Evolution of protein-protein interaction networks in yeast
Interest in the evolution of protein-protein and genetic interaction networks has been rising in recent years, but the lack of large-scale high quality comparative datasets has acted as a barrier. Here, we carried out a comparative analysis of computationally predicted proteinprotein interaction (PPI) networks from five closely related yeast species. We used the Protein-protein Interaction Prediction Engine (PIPE), which uses a database of known interactions to make sequence-based PPI predictions, to generate high quality predicted interactomes. Simulated proteomes and corresponding PPI networks were used to provide null expectations for the extent and nature of PPI network evolution. We found strong evidence for conservation of PPIs, with lower than expected levels of change in PPIs for about a quarter of the proteome. Furthermore, we found that changes in predicted PPI networks are poorly predicted by sequence divergence. Our analyses identified a number of functional classes experiencing fewer PPI changes than expected, suggestive of purifying selection on PPIs. Our results demonstrate the added benefit of considering predicted PPI networks when studying the evolution of closely related organisms.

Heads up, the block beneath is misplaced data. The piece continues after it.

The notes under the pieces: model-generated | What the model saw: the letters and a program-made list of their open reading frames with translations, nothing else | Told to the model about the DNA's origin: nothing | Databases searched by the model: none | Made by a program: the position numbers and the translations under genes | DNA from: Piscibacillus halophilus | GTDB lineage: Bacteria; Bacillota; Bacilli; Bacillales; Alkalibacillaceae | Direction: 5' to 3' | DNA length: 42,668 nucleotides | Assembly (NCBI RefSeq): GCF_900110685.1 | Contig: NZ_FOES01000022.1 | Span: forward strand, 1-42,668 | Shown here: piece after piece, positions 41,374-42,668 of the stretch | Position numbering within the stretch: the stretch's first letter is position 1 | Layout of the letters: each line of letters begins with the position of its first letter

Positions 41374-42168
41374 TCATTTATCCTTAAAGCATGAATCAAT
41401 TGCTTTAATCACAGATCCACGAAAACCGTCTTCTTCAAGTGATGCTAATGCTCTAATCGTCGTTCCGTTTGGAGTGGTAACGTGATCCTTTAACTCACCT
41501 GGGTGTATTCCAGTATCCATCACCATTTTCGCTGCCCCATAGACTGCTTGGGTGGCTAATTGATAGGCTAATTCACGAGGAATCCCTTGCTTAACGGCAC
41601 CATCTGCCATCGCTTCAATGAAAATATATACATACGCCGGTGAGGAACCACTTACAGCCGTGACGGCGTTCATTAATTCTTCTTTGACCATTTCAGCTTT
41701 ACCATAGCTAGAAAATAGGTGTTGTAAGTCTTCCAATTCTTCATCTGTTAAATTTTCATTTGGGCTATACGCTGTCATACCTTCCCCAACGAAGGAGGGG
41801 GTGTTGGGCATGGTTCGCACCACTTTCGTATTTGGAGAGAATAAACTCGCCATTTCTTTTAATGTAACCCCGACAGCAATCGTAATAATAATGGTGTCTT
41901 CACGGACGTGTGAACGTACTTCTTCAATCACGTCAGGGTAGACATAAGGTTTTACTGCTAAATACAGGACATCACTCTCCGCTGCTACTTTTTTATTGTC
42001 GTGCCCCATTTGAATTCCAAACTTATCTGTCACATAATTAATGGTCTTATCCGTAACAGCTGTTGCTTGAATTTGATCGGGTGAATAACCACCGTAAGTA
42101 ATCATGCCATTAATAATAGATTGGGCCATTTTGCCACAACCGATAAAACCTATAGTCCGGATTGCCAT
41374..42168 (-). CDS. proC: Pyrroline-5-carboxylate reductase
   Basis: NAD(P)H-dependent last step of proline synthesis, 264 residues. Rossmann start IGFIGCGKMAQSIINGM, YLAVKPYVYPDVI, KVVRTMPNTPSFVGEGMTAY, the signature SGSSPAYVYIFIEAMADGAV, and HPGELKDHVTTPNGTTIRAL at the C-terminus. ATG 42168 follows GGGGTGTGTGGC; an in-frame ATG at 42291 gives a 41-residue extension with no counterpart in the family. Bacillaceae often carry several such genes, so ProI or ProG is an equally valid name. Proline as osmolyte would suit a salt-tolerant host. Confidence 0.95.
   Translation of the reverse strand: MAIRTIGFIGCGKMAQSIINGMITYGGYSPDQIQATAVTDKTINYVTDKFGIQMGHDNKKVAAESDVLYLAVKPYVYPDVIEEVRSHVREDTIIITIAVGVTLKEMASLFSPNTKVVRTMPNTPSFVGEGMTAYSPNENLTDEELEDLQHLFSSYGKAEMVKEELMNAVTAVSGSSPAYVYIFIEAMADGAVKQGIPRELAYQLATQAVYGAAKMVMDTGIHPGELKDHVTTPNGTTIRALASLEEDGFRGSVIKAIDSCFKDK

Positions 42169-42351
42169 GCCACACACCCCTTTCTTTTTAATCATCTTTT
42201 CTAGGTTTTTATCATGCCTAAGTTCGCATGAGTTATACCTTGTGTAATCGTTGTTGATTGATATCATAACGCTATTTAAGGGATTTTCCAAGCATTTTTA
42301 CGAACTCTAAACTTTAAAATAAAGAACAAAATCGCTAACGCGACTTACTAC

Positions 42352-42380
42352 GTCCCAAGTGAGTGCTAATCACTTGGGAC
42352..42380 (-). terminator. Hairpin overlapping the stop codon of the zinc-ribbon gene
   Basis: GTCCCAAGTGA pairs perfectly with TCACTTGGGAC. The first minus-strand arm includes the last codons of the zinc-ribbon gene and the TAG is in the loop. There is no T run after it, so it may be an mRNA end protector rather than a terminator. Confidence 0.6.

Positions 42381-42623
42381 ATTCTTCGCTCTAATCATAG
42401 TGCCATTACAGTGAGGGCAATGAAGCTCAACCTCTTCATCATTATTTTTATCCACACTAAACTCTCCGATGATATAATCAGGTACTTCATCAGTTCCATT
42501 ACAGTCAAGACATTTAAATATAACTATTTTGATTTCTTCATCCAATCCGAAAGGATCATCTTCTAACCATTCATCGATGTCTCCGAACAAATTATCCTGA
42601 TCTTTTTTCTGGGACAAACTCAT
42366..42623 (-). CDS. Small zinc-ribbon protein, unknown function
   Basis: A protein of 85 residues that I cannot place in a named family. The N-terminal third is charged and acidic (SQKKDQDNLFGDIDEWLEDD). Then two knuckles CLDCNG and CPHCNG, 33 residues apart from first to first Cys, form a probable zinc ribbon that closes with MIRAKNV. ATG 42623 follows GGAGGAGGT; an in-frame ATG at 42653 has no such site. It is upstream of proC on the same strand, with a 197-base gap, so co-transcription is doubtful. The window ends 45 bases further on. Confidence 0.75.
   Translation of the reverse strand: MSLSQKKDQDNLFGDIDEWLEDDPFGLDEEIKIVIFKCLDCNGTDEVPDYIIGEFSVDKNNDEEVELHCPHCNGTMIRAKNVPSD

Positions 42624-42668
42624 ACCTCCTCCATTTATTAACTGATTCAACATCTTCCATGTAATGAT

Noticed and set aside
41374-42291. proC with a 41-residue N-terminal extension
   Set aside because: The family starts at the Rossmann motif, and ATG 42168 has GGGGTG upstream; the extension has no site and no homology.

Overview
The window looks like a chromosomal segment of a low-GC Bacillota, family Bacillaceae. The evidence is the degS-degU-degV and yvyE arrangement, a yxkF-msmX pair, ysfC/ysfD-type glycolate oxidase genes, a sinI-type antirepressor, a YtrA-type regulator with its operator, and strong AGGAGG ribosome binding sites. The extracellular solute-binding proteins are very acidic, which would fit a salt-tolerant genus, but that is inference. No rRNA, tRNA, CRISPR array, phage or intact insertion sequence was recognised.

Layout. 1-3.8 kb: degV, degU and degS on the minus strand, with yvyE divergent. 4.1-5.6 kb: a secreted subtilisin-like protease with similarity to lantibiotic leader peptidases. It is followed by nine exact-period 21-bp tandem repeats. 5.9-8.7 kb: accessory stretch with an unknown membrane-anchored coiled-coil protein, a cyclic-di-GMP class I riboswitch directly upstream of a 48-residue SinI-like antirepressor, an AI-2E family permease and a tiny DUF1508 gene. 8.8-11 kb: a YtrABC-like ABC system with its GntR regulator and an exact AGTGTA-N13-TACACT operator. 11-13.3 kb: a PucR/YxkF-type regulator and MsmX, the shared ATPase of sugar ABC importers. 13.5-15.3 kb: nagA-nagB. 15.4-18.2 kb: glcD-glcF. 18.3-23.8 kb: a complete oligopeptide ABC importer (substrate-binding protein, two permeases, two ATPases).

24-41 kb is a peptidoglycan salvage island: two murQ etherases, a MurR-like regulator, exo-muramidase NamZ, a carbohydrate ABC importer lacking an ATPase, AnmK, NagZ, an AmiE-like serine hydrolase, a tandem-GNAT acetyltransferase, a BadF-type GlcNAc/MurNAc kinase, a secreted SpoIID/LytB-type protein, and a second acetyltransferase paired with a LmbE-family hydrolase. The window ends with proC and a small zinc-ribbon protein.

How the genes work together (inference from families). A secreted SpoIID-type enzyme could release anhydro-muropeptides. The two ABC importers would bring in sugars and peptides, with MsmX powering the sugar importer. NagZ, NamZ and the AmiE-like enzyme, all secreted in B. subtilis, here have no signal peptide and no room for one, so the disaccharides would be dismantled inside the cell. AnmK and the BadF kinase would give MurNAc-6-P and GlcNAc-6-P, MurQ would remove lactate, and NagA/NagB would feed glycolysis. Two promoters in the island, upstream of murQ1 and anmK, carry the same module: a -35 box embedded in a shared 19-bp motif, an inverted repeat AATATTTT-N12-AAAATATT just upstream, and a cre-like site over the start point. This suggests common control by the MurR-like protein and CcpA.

Schoenrock, A. (Andrew), Burnside, D. (Daniel), Moteshareie, H. (Houman), Pitre, S, Hooshyar, M. (Mohsen), Green, J, … Wong, A. (2017). Evolution of protein-protein interaction networks in yeast. PLoS ONE, 12(3). doi:10.1371/journal.pone.0171920